15d Interpretations: Application of DBRA To Types of Work and Contracts

15d00 American Recovery and Reinvestment Act of 2009 (ARRA).

  • DBA coverage under ARRA
    • AAM No. 207 outlined the applicability of the DBA labor standards to ARRA funded projects. The ARRA was signed by President Obama on February 17, 2009. The ARRA appropriated substantial funding for construction, alteration, and repair of federal buildings and for infrastructure projects. Federal agencies directly contracting for construction work are required by existing DBA requirements to ensure that bid solicitations and resulting contracts contain DBA labor standards and wage determinations. Federal agencies must ensure that recipients of assistance under ARRA require contractors and subcontractors to pay laborers and mechanics on federally-assisted construction projects at least the prevailing wages as determined under the DBA.
    • Specifically, section 1606 of Division A of ARRA states that DBA’s prevailing wage requirement applies to ARRA-appropriated construction projects, as follows: “Notwithstanding any other provision of law and in a manner consistent with other provisions of this [a]ct, all laborers and mechanics employed by contractors and subcontractors on projects funded directly by or assisted in whole or in part by and through the [f]ederal government pursuant to this [a]ct shall be paid wages at rates not less than those prevailing on projects of a character similar in the locality as determined by the Secretary of Labor….”

      The language “notwithstanding any other provision of law” explicitly overrides any limitation to DBA coverage that may be contained in the other related acts. Therefore, if a construction project is funded under multiple statutes, including one with a pre-existing DBRA provision as well as ARRA, then the ARRA prevailing wage requirement applies if any such ARRA assistance is provided for the project.

      Two provisions of ARRA exempt certain tribal contracts from section 1606. One provision states that section 1606 does not apply “to tribal contracts entered into by the Bureau of Indian Affairs” with the appropriations provided under ARRA for repair and restoration of roads; school improvements, repairs, and replacement construction; and detention center maintenance and repairs. A second provision states that section 1606 does not apply “to tribal contracts entered into by the [HHS Indian Health] Service" with the ARRA appropriation for Indian health facilities construction projects. Of course, even though ARRA does not apply the DBA to those projects, if the projects receive funding under another related act that requires DBA prevailing wage requirements, those requirements would continue to apply.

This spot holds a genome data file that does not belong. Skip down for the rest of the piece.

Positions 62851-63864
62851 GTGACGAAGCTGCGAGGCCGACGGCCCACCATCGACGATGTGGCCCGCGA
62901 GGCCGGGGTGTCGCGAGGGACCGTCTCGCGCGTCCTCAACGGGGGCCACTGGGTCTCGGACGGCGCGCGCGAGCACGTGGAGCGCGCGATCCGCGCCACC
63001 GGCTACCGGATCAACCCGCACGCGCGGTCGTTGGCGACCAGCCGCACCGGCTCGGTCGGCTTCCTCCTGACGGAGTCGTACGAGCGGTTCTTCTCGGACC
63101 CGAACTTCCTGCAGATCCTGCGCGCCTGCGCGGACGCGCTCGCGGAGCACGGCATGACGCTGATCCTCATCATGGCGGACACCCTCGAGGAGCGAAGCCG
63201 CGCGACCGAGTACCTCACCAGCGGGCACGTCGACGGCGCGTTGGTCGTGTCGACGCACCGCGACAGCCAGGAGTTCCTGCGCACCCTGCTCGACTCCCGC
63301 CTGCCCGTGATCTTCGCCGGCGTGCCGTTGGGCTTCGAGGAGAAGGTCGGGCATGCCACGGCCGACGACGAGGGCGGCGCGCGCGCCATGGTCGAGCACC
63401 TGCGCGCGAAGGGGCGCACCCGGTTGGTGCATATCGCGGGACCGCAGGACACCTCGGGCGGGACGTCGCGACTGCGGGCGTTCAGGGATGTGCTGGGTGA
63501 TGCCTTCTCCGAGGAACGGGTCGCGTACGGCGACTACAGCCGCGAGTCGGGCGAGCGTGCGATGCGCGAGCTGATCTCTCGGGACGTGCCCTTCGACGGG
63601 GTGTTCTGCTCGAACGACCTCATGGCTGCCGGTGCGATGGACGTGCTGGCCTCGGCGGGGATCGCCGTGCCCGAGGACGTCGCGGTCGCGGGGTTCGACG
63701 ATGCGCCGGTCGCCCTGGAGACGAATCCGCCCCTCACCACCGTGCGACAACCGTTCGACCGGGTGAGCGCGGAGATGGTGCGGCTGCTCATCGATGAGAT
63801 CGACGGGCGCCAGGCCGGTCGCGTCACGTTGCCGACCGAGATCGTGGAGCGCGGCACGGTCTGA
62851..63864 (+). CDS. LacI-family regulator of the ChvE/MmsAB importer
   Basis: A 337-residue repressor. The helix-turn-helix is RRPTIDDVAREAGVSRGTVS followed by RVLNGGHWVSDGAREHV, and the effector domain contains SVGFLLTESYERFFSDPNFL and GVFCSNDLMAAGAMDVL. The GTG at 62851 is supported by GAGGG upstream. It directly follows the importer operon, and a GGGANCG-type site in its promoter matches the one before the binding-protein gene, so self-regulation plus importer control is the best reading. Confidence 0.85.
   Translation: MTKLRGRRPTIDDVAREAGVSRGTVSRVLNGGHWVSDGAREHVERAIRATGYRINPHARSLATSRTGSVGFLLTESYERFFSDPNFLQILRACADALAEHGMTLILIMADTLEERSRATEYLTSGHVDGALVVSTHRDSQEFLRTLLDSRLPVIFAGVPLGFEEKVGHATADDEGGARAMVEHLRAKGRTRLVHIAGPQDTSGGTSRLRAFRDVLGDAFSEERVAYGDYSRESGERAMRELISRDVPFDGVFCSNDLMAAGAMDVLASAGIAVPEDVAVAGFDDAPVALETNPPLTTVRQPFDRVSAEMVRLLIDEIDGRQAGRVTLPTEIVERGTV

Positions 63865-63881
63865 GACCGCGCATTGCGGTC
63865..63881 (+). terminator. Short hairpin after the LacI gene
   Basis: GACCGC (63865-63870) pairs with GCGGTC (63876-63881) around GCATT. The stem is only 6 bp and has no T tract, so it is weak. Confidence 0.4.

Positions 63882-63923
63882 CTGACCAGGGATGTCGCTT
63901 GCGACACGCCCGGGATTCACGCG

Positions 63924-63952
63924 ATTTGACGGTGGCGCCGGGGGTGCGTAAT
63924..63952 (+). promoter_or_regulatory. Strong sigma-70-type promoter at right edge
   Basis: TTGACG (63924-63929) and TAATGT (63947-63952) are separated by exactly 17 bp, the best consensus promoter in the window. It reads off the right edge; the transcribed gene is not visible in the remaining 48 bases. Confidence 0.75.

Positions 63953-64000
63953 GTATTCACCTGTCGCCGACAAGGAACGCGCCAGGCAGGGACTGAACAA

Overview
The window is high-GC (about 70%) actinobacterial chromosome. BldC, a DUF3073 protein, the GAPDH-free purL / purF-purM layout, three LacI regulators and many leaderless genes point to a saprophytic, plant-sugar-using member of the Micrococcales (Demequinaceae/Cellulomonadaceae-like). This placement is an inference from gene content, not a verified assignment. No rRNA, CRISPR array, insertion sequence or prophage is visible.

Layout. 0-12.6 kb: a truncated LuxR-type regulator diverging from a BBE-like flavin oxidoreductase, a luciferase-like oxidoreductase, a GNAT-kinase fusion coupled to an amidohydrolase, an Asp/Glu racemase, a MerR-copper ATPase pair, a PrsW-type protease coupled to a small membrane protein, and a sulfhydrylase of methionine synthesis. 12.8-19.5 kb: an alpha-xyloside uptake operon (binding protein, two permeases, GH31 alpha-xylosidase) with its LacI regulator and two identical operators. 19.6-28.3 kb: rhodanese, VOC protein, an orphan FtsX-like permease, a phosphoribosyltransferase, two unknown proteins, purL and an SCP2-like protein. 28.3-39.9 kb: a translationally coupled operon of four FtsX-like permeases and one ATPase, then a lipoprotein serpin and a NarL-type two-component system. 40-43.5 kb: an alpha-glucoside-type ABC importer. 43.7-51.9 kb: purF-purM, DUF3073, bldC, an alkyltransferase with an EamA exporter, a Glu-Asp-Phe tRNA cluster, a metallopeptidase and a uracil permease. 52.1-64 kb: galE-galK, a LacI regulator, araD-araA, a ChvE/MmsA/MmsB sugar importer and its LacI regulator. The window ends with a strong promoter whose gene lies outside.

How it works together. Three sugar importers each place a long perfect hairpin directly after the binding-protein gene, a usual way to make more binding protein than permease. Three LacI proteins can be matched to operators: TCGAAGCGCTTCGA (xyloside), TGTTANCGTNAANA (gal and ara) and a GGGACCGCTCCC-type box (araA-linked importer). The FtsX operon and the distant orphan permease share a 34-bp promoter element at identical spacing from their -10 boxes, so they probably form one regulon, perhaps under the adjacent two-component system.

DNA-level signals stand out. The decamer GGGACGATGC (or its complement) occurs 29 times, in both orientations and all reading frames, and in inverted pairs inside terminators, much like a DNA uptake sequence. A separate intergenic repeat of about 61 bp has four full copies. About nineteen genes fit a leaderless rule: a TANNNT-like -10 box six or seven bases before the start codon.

Prevailing wage coverage under ARRA-assisted projects must be determined in the same manner as under the DBA. ARRA-assisted projects must follow the requirements in regulations 29 CFR 1, 29 CFR 3 and 29 CFR 5.

    • AAM No. 208 outlined the applicability of the DBA labor standards to projects financed with the proceeds of the five tax-favored bonds listed in section 1601 of Division B of ARRA. It also highlighted the responsibilities of state and local governmental entities, contractors, and others for implementation of, and compliance with, the DBA labor standards in connection with projects financed with the proceeds of the tax-favored bonds.
    • Specifically, section 1601 of Division B of ARRA provides that the DBA’s prevailing wage requirement applies to projects financed with the proceeds of:

      • Any new clean renewable energy bond, as defined in section 54C of the Internal Revenue Code of 1986, issued after the date of the enactment of ARRA Division B
      • Any qualified energy conservation bond, as defined in section 4D of the Internal Revenue Code of 1986, issued after the date of the enactment of ARRA Division B
      • Any qualified zone academy bond, as defined in section 54E of the Internal Revenue Code of 1986, issued after the date of the enactment of ARRA Division B
      • Any qualified school construction bond, as defined in section 54F of the Internal Revenue Code of 1986
      • Any recovery zone economic development bond, as defined in section 1400U–2 of the Internal Revenue Code of 1986